Column: Your future is never certain, but…
According to my job test, I had to become a farmer or a journalist. I felt little for both. No, becoming a singer in a rock band. That was really all I could think of at the age of seventeen. And I didn't even have a band. I only went for an entrepreneurial degree, to at least have some kind of education. Twenty-one years later, Bloeise brings me back to the results of that professional test.
It was such a dull multiple choice test on such an outdated PC in a dusty room on a late Friday afternoon. You had to choose between four extremes every time. I took this job test and its results anything but seriously. Despite my curiosity and good grades for Dutch, I didn't see myself becoming a journalist anytime soon. Seems like a lot of hassle for nothing. Even when I started writing more and more – professionally – I didn't think I would ever be able to earn a living from it. I initially set up Bloeise as a marketing communication agency. The focus on content was purely pragmatic: content marketing was just the latest marketing trend. It wasn't until I was introduced to a client as a journalist by Emerce that I realized that the career test wasn't so crazy after all.
Sowing and reaping
A friend recently complained about his IT support company. A major customer had left and he had to lay off his two employees. Do you have plans? I asked. No, none. To which I explained how I always tap into multiple revenue sources. Multiple customers, different industries and types. Short texts and long texts. English and Dutch. Facebook and Google, but also link building via Fiverr. As an entrepreneur, it is a lot of seeding, testing and paying attention to what is going well. Just like a farmerI thought afterwards. Now a real farmer will soon explain to me that agriculture is all about specialization and intensification. And that's true, also in many online professions. But growing channels and online revenue, that's exactly what Bloeise stands for.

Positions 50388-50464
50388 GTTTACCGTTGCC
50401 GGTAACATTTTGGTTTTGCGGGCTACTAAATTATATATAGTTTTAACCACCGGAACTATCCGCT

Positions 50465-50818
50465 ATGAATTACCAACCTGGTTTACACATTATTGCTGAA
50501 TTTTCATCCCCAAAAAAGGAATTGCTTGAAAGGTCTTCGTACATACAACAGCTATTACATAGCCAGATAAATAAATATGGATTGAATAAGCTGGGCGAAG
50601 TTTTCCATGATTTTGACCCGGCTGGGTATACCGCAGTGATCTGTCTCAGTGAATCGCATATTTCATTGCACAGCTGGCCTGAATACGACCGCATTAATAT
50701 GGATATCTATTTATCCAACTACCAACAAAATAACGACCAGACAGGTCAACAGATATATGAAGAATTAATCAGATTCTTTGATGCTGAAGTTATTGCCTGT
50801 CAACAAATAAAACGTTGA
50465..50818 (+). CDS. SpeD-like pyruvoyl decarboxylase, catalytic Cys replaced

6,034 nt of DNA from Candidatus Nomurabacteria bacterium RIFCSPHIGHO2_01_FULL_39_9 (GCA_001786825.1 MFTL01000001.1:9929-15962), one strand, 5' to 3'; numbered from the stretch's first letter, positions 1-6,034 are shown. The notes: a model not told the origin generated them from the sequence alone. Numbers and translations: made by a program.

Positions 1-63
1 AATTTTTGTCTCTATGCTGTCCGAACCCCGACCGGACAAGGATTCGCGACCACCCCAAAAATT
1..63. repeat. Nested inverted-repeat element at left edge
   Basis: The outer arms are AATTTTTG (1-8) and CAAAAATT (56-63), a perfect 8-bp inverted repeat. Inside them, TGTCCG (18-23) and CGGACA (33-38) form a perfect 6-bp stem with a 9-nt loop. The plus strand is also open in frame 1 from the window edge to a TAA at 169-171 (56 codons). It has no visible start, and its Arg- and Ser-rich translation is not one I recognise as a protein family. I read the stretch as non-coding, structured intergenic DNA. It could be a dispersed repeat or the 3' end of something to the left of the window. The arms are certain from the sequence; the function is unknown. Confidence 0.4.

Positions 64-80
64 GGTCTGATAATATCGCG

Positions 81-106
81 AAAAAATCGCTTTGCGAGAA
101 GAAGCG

'Slashies' like to do a side hustle
Just a sidetrack. Millennials, born between 1980 and 2000, seem to enjoy doing a variety of things. You can typically see that in their Twitter bio: travel / photography / foodie / model / driving instructor. So slashes. Driven by passion on the one hand and pragmatism on the other. Because the chimney has to smoke, but also do what you like. The Belgian The standard calls these side jobs 'side hustles': crazy activities that still earn you money. From baking vegan cakes, sewing wedding dresses to recreating pets with lego bricks and aquarium reviews.
Those side hustles are made possible by the internet: no matter how crazy your idea is, you can appeal to your own target group worldwide. And the crazier you are, the more likely you will have no competition. The starting point is that you discover a need, often in yourself, for which there is no solution yet.
Locking yourself in
I don't see myself becoming a singer in a rock band any time soon. There are already enough singers in the world, and actually it doesn't even seem that fun to me. I do enjoy making electronic musicbut especially for myself. That way I keep it fun for myself without obligations. What you are good at and can earn money from and what you enjoy doing are not always the same.
By building a business, you as an entrepreneur choose your own future. That feels like a continuous process to me. That's why I prefer not to lock myself in as a writer or marketer. Perhaps in two years I will mainly do service design workshops or give advice to accountants. It depends on my abilities and passions of the moment, just like millennials. Now I was born just a year earlier – in 1979 – so officially I'm X-generation, but I don't think age is that determinative. I think it's about the times we live in. Thanks to the internet, we have all kinds of new possibilities to shape your interests. But such a career test can still be astonishingly accurate. Maybe it's time for that vegetable garden.